The Beastie Boys have, and always will be, one of the all-time coolest, most groundbreaking, influential, and simultaneously perplexing groups to hit and change the mainstream.
Three boys from Brooklyn who played hardcore punk and listened to The Clash decided to start a group under the acronym Boys Entering Anarchistic States Towards Inner Excellence. Somehow, they changed hip hop in the process.
Tracing the origins of the group through to their groundbreaking run of albums, Spike Jonze’s Beastie Boys Story refines our love for the trio.
The new documentary Beastie Boys Story, made by acclaimed director Spike Jonze, attempts to grasp the outrageous and gargantuan story in a two-hour blast. The film shows Mike ‘Mike D’ Diamond and Adam ‘Ad-Rock’ Horovitz running us, along with an enraptured live crowd, through a live telling of the group’s 2018 Beastie Boys Book.
Even though the performance was obviously scripted, it’s heartwarming to see Mike D and Ad-Rock together on stage, reminiscing on the group and their late friend Adam ‘MCA’ Yauch. The two still manage to balance the poignant (the failure of their masterpiece, Pauls Boutique), the ridiculous (giant inflatable penises and touring with Madonna), the darkness (the fallout with Def Jam) and finally their creative revival (the release of Check Your Head and Ill Communication).
The documentary also tracks the group’s transformation from frat poster boys to innovators. It’s amazing to consider a group of boys who were completely useless at rapping (you get to experience a young Mike D attempting to rap for the first time – it’s truly incredible these guys got anywhere) through to some of the best and most innovative rappers in the business (just look at MCA’s classic line in So Whatcha Want, “I’m as cool as a cucumber in a bowl of hot sauce”).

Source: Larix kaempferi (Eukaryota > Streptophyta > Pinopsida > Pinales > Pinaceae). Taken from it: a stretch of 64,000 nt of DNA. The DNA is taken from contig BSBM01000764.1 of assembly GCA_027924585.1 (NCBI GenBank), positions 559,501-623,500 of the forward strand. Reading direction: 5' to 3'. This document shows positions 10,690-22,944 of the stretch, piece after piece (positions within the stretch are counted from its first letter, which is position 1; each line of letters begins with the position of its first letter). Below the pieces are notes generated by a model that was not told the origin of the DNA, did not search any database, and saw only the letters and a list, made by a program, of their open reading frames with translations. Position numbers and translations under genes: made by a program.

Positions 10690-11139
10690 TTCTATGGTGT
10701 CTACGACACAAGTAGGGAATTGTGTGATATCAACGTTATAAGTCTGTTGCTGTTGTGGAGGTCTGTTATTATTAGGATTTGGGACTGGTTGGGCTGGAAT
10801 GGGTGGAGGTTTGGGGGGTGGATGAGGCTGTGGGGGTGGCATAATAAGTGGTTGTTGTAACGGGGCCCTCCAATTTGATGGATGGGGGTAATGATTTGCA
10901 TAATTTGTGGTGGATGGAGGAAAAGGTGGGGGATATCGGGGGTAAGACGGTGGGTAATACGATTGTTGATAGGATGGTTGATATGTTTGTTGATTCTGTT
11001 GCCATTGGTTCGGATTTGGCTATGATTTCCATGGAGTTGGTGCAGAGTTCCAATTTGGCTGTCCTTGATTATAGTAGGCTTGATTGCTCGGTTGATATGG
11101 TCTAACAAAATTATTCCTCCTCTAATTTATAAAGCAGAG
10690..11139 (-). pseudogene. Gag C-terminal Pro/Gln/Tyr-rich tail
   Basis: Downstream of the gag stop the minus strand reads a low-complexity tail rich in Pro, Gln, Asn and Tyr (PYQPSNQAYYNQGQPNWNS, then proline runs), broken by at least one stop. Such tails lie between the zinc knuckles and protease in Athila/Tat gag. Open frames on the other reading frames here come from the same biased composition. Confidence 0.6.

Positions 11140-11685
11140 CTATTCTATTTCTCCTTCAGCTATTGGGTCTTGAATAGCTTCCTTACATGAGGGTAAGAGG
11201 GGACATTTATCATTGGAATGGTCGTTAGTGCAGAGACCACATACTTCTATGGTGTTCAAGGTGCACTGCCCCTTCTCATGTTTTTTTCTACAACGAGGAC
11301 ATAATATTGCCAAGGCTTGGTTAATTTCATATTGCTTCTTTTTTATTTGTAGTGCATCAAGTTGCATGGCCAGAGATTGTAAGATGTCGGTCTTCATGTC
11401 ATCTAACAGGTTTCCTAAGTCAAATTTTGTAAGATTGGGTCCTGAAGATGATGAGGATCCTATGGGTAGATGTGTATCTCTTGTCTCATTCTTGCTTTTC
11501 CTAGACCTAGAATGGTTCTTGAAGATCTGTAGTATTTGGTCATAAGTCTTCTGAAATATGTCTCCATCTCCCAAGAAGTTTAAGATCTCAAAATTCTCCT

We also get a glimpse of the group’s reformation, from their early espousing of questionable lyrics and behaviour to ultimately becoming the standard-bearers of equality, love, and respect in hip hop. Mike D and Ad-Rock obviously still love spending time together which makes the whole experience a perfect reminder of the group’s friendship and perseverance.
The biggest flaw of the documentary is also the most obvious, and that’s the lack of one-third of the story. The loss of MCA in 2012 has left a gap in the group’s cogs and machinery. It’s clear that he was the guiding light that got the group through near breakups, actual breakups, and creative ruts, ultimately reforming them into the great genre-bending act they are now known as. MCA also helped to bring such causes as the Tibetan Independence Movement to an American audience. Despite this MCA shaped hole, Mike D and Ad-Rock do a wonderful job of shining light on his integral contributions as the beating heart of the group.
Through it all we see three close friends who started off making punk music and accidentally became one of the most successful groups in history. They eventually solidified themselves as one of the most interesting and incredible groups, but it was never an easy journey. They really had to fight for their right to party.
For this writer, watching two people who blew up my conception of music (and ultimately hold a dear place in my heart) talk about the small things that matter in the creation of art was a beautiful experience. Personally, MCA will always remain the hero, and his presence and attitude is truly missed. All in all, though, Beastie Boys Story reaffirms the power these three friends had on so many people. That alone is special enough.
Go grab your copy of Pauls Boutique, Ill Communication, Licensed to Ill, or Check Your Head and re-solidify why the Beastie Boys changed so many of our lives. They proved that the weirdos and nerds were never alone, showing that, through perseverance, you can truly achieve anything.
Head over to Apple TV to watch Beastie Boys Story.